The Michigan Chamber of Commerce is among the groups working on behalf of the legislation. 

“There is a lot of legal uncertainty out there, and in some cases it can be quite paralyzing,” said Wendy Block, vice president of business advocacy and member engagement for the Michigan chamber.

Block said that she’s fielding questions from hundreds of members over many pandemic issues, including how asymptomatic carriers may be bringing the virus into public spaces like businesses that have reopened. Even a business following all guidelines will ask, “Is there a chance I’ll still get sued if something goes wrong?” Block said. “The answer seems to be: Yes, you could.”

Gov. Gretchen Whitmer issued immunity to health care workers during Michigan’s state of emergency. Nationally, North Carolina, Oklahoma, Utah and Wyoming were among the first to address coronavirus-related liability issues outside of health care, and other states may follow suit.

Republican leaders in Congress also have said another COVID-19 relief package would need to include business liability protection. Democrats and unions oppose the immunity, saying it could encourage lax practices by businesses.

Whether the protections work as intended is untested. 

“We don't know how effective liability waivers are going to be,” said Jon Bylsma, a partner at Varnum law firm in Grand Rapids. 

Bylsma said his best advice to business clients is to review the executive orders that affect their industry, “follow those consistently and …  be familiar with CDC guidelines so that they can demonstrate that they’re following best practices. “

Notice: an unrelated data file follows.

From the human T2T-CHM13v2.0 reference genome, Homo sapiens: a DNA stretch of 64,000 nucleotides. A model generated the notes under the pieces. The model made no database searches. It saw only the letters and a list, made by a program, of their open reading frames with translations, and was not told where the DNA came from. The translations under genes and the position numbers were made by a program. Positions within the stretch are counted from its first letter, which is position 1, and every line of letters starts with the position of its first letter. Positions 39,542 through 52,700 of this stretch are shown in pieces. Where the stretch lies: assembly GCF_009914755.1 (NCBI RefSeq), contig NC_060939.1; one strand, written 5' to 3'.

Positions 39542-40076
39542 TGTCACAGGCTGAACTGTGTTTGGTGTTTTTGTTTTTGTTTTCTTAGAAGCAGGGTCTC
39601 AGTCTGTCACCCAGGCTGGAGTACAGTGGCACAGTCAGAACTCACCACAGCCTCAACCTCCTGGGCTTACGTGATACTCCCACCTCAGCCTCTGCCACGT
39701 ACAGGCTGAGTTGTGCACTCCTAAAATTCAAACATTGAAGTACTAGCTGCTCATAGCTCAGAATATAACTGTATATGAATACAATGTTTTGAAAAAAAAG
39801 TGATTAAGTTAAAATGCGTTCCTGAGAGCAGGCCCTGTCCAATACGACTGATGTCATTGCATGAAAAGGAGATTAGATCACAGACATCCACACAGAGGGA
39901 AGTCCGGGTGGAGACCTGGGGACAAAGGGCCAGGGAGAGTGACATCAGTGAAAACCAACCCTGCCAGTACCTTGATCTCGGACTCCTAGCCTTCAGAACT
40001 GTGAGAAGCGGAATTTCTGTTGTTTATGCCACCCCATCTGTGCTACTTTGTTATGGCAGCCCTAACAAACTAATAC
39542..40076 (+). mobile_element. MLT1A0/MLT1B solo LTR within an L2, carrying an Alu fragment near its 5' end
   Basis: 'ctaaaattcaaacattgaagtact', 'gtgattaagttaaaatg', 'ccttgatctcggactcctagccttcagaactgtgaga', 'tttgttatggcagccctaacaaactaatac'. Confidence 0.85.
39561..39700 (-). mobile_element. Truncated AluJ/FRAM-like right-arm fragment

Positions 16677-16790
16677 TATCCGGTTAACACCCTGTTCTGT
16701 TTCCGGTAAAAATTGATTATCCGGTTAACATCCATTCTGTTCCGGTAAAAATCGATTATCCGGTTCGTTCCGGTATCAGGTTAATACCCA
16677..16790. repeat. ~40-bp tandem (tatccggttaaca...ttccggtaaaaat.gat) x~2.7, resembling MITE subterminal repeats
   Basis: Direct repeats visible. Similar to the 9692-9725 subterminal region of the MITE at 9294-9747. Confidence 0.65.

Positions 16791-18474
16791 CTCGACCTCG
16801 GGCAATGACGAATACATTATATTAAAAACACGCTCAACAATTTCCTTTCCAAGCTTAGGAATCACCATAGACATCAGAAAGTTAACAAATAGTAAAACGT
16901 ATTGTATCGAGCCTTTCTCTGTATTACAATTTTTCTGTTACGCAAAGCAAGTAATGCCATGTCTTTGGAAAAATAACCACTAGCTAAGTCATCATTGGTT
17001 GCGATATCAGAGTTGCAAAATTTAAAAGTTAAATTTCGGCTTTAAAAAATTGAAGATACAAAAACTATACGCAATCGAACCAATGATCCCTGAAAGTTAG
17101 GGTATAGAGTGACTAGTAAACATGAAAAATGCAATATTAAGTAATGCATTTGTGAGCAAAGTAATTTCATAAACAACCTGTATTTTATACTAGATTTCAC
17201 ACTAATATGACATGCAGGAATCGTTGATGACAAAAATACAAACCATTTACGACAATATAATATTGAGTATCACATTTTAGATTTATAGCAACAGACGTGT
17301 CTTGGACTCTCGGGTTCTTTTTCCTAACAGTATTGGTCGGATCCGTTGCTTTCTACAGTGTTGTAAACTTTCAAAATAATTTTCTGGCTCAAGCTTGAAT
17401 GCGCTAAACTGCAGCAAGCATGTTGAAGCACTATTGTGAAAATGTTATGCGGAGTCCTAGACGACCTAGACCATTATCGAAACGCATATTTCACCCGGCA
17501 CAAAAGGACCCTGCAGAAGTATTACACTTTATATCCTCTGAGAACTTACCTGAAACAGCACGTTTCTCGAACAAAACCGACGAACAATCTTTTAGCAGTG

He added that the coronavirus pandemic is an “open and obvious danger,” and most residents should know they could risk exposure by shopping. 

“For anyone attempting to pursue a claim because  they contracted COVID-19, they would certainly have significant issues to prove causation,” said Bylsma. “How are they going to prove exactly when and where they contracted the virus?”

Civil liability is only one legal question facing businesses, said Juliar, the Ann Arbor attorney.  Among the others are COVID-related losses in insurance and the enforcement of contracts interrupted or unfulfilled because of the pandemic.

Block said she’s encouraged by the potential state and federal legislation to address business liability. She’s seeing both small businesses and Fortune 100 companies raise concerns, she said, and she said she’s seeing schools and universities also line up behind the issue as they consider opening this fall. 

At Fran Coy Salon & Spa, John Coy spent at least $12,000 buying partitions and hiring staff to check customers at the door. Workers are screened daily, and guests had to wear masks before Whitmer made them mandatory in a new order that took effect Monday.

A couple of customers have gotten angry when staffers asked them to leave if they wouldn’t wear a mask, Coy said. He confirmed that policy with his attorney, who said the rule could be enforced without legal risk. 

In the meantime, Coy said, he’s gained a few dozen customers who see online reviews of the salon’s safety measures.

“We felt like if we were following the rules, it would be tough to build a case against that,” Coy said.